Czech leader fights for his country's - and Europe's - freedom from the coming superstate of the EU.
28/07/2009

The Lisbon Treaty is a boring sounding name for the most important legislation in the world today. It's the legal framework for creating an EU superstate, to replace 27 currently independent nation states and setting the scene for the coming empire of the Antichrist. Some politicians in Europe don't think its a great idea to give up their independence to the new European Soviet. Here are some of their stories...ALAN FRANKLIN.
Christina Speight adds: Czech President Vaclav Klaus is probably the most staunchly democratic politician in the whole EU.  He’s a man who stood up to the Communists and is afraid of nobody.

The reference itself will have been triggered by the German Constitutional Court’s ruling and the status of the guarrantees given to Ireland.  But in any case the delay brings closer the moment when British opposition leader David Cameron - still repeating his promise - will deliver to the British people the referendum we have waited so long for.   There have been repeated reports that the Bill to provide for such a referendum has been drafted and agreed so that it can be placed before Parliament as soon as Cameron has the power to do so.  

TELEGRAPH 27.7.09
Czech president refers Lisbon Treaty to court
Vaclav Klaus, the Czech president, has threatened to derail attempts to see the controversial Lisbon Treaty take effect before the end of the year.

 

By Martin Banks in Brussels 

Supported by 17 Czech senators, Mr Klaus, a critic of the treaty, plans to refer the document to his country's constitutional court at the start of August.

In seeking a ruling on whether the treaty complies with the Czech constitution, Mr Klaus would be able to delay signing the treaty into Czech law until the court had given its verdict.

 

That could thwart the ambitions of Sweden, current holder of the EU's rotating presidency, to see the Treaty's provisions pushed through before the end of the year if Ireland votes to approve the treaty in its Oct 2 referendum.

Fredrik Reinfeldt, the Swedish prime minister, said recently he wanted to see the EU "move over to the Lisbon Treaty, if possible, late in our presidency".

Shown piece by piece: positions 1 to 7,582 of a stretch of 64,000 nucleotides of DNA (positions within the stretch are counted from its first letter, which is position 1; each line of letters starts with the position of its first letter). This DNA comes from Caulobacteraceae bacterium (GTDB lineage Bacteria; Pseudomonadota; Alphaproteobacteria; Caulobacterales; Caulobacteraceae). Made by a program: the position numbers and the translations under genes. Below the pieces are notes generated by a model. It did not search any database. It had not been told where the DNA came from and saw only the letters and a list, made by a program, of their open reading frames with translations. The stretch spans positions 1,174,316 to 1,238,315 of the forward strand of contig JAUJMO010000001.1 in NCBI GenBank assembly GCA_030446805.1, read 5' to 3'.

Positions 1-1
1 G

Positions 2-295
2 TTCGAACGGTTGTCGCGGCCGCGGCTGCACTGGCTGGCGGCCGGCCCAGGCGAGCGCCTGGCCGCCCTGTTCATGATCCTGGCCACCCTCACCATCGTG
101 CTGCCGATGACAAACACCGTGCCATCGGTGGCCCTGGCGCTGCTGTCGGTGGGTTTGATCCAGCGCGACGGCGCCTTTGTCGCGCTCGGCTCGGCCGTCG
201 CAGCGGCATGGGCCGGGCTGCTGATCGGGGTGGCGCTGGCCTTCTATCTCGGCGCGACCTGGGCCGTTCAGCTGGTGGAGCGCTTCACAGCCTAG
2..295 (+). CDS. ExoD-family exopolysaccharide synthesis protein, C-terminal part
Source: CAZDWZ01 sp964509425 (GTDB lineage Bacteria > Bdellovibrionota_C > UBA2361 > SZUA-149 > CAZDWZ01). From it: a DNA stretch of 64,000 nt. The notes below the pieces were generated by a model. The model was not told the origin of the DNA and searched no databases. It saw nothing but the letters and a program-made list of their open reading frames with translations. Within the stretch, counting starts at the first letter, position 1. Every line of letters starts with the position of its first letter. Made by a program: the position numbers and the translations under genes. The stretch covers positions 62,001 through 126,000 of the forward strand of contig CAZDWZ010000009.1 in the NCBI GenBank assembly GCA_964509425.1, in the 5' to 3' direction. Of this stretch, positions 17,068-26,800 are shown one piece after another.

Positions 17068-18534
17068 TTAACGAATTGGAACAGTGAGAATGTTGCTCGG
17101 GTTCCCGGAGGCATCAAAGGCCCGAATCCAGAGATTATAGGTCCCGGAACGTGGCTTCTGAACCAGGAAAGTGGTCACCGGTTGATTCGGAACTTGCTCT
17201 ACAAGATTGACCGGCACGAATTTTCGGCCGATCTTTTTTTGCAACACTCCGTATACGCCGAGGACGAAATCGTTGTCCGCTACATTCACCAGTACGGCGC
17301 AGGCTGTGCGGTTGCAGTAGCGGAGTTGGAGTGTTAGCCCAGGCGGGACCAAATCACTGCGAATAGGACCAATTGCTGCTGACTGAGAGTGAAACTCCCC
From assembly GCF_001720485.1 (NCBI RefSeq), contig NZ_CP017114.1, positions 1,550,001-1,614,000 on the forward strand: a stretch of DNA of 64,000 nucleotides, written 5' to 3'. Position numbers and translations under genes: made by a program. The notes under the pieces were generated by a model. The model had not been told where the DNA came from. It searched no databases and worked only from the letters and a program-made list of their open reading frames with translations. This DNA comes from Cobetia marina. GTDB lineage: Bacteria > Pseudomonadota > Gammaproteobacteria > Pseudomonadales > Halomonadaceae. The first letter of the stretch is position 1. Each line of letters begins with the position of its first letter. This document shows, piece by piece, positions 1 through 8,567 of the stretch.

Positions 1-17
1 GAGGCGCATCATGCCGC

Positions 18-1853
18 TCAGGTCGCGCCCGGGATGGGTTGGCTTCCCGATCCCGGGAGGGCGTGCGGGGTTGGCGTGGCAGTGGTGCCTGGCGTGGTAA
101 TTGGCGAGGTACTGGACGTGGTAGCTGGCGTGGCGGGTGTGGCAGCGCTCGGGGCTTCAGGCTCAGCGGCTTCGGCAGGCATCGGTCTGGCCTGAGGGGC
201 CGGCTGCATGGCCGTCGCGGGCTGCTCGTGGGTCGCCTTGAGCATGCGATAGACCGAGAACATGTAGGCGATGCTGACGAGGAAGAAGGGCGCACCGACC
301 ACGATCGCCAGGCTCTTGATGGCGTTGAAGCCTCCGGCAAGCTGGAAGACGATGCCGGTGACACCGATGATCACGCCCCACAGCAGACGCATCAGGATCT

He wants an EU heads of state summit in Brussels on 29-30 October to nominate candidates for two influential posts which will be created if, and when, the treaty is ratified. The posts are President of the European Council, for which Tony Blair is expected to be the UK government's candidate, and a new High Representative for Foreign and Security Policy.

The treaty, which also envisages an EU diplomatic service, is highly controversial because its critics say it will strip member states of many of their powers.

Germany and Poland still have to ratify the treaty. While they are widely expected to do so, any further delay could hold up the appointment of the new European Commission, which is due to take office on Nov 1.

Andrew Duff, the UK Liberal MEP,(and a pro Europe fanatic!- AF) accused Mr Klaus of procrastinating.
Meanwhile, one of the key figures in the pro-treaty campaign in Ireland has admitted that the "Yes" camp faces a "tough campaign" over the next two months.

The latest opinion polls suggest a "Yes" vote would be possible, but Pat Cox, campaign director of Ireland for Europe, an independent civil society group promoting ratification, said, "Ireland is a very different place today to what it was a year ago. The financial crisis has rocked our confidence. We are reeling from a series of body blows over the last 12 months. There is no room for complacency.

"There are those on the No side who will seek to exploit our present uncertainty to encourage the Irish people to vote against our own interests and reject the Treaty.

"We do not plan to let them succeed," Mr Cox, a former Irish MEP and president of the European Parliament, added


 
 
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